STOP: Stop Tar Sands Operations Permanently

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Want High Gas Prices? Invest in Tar Sands!

Posted by mhudema on June 19, 2008

June 18, 2008

Posted by Josh Mogerman in Moving Beyond Oil

Tags:
ConocoPhillips, gas, refinery, tarsands

Prices at the pump are hitting us all pretty hard. Everyone is looking for a quick fix. And everyone is looking for someone to blame.

NRDC’s recent win against the ConocoPhillips Wood River Refinery air permits gave a target to some folks with a troubling agenda.

Last week a U.S. EPA appeals board sided with NRDC and the American Bottom Conservancy, effectively rejecting permits that were too lax. The decision probably set a precedent that other refinery expansions will need to live up to from here on out to keep more dangerous pollutants out of the air in nearby communities. While we have a lot of problems with the stuff that this facility will be refining, the case was all about forcing this $4 billion expansion project to live up to the rule of law. At a time of record oil company profits, we really should not ask kids in East St. Louis to pay the refinery’s environmental costs with asthma and the folks in Alton deserve the same environmental protections enjoyed by Californians. The law says best available technology is required—and that is where you will find it.

But some knee jerk reactionaries kept trying to link this to gas prices even though this refinery is years away from its planned completion. They said it was an effort to keep gas prices high… Or to make Americans drive ox carts to work… Huh?

Our challenges have done absolutely nothing to affect the current price of gas, but there certainly is a connection between prices at the pump and Midwestern refineries. Throughout the region, oil companies are undertaking huge expansion projects to refine more and more oil from Canadian tar sands. An investment in tar sands is an investment in high gas prices since the stuff is only profitable when a barrel of oil trades at the insanely high prices we have seen only recently. That is because tar sands oil is exactly what it sounds like, oil boiled from sand. Besides the frighteningly high environmental costs (in CO2 emitted, forests ripped to the ground, and water-intensive production), the stuff comes from one of the most expensive ways to extract oil there is…it ain’t cheap to squeeze goo from pebbles and sand.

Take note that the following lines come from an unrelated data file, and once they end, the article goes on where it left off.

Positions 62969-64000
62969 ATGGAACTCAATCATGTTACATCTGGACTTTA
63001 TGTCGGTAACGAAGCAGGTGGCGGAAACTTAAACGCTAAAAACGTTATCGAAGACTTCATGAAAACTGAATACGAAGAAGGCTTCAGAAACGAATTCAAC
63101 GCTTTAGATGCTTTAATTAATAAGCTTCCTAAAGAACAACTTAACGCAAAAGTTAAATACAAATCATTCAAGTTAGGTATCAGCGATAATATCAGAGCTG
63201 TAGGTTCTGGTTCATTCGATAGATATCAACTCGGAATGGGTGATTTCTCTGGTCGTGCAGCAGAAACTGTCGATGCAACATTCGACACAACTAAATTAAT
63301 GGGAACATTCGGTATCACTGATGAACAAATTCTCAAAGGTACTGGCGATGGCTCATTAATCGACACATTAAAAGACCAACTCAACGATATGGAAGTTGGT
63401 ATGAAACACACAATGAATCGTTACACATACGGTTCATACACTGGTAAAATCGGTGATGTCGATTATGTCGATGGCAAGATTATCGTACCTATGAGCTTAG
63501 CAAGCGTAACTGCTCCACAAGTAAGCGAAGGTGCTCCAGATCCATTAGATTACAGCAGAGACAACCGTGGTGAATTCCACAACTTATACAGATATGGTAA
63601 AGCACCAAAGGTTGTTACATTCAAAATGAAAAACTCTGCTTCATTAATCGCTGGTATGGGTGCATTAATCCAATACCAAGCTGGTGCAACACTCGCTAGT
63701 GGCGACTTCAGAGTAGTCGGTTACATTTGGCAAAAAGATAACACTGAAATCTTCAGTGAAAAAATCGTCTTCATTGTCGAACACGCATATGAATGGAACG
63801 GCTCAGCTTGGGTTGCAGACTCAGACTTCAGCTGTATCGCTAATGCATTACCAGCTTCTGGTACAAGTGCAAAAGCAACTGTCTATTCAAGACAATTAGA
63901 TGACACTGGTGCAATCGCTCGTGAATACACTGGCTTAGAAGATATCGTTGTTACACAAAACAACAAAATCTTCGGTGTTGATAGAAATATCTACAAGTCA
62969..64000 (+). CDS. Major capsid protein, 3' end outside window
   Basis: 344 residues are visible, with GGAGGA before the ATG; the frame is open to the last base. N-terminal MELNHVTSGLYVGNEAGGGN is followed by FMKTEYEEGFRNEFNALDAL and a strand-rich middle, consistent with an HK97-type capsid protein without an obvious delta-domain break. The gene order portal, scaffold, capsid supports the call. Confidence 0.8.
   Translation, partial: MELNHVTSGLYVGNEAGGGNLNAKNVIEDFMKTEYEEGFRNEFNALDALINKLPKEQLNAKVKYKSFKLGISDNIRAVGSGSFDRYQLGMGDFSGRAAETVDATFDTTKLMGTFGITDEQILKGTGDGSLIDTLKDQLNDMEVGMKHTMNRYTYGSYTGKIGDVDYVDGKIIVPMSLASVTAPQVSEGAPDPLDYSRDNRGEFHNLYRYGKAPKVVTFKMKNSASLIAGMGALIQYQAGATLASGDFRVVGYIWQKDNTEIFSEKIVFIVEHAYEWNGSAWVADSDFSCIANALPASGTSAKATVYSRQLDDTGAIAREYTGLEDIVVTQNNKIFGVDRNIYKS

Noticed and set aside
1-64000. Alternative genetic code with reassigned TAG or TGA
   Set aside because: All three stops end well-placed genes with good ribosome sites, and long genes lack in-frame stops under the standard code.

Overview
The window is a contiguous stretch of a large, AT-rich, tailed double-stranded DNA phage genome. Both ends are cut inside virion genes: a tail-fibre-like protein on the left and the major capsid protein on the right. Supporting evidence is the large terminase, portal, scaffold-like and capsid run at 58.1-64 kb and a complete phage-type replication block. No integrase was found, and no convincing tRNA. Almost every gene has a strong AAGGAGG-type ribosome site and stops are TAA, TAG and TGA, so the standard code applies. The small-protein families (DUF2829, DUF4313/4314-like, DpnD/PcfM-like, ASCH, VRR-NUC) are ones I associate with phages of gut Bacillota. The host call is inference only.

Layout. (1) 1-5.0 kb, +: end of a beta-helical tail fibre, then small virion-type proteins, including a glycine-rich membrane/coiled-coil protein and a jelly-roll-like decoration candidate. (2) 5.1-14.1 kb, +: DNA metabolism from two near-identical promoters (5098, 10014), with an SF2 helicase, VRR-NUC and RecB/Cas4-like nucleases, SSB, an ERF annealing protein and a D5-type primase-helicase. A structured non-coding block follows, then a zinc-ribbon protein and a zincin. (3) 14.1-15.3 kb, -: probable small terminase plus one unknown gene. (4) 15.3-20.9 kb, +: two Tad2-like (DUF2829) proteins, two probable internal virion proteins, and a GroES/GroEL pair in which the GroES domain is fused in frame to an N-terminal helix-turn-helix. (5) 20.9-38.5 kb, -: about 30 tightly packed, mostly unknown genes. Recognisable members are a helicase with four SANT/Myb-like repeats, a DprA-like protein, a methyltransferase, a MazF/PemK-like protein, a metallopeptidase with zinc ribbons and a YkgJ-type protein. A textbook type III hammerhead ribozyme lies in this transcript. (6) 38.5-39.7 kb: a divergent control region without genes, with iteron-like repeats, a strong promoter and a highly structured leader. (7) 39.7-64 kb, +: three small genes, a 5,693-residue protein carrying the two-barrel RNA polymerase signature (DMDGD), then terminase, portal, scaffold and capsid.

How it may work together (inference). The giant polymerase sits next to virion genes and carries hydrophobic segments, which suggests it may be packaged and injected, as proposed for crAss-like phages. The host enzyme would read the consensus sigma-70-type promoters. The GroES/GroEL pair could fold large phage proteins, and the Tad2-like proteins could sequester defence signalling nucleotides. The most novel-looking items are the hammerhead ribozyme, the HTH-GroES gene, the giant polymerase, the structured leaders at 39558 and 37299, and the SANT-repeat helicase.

Adding a dirty fuel source will hasten climate change, but it won’t fix the problem at the pump.

Tar sands will not make it easier for folks to fill their tanks right now. Unfortunately, very little will in the short term aside from tuning our engines, inflating our tires, and focusing on conservation. Only an embrace of efficient technologies can move us out of this hole—we cannot dig our way out of this mess.

NRDC is pushing for clean and renewable energy sources that will help stimulate the economy, create jobs, and help to ward of global disaster.

And the oil sands folks, what are they pushing for? I mean besides oil profits?

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One Response to “Want High Gas Prices? Invest in Tar Sands!”

  1. jsknow said

    There is a better solution:
    Hemp can produce several different kinds of fuel. In the 1800’s and 1900’s hempseed oil was the primary source of fuel in the United States and was commonly used for lamps and other oil energy needs. The diesel engine was originally designed to run on hemp oil because Rudolf Diesel assumed that it would be the most common fuel. Hemp is also the most efficient plant for the production of methanol. It is estimated that, in one form or another, hemp grown in the United States could provide up to ninety percent of the nation’s entire energy needs.
    Source: Schaffer Library of Drug Policy

    Hemp is 4 times more efficient than corn as biofuel. Hemp pellets can be used to produce clean electricity.

    … so powerful it could replace every type of fossil fuel energy product (oil, coal, and natural gas).

    … This plant is the earth’s number one biomass resource or fastest growing annual plant for agriculture on a worldwide basis, producing up to 14 tons per acre. This is the only biomass source available that is capable of producing all the energy needs of the U.S. and the world…

    Hemp will produce cleaner air and reduce greenhouse gases. When biomass fuel burns, it produces CO2 (the major cause of the greenhouse effect), the same as fossil fuel; but during the growth cycle of the plant, photosynthesis removes as much CO2 from the air as burning the biomass adds, so hemp actually cleans the atmosphere. After the first cycle there is no further loading to the atmosphere…
    Source: USA Hemp Museum

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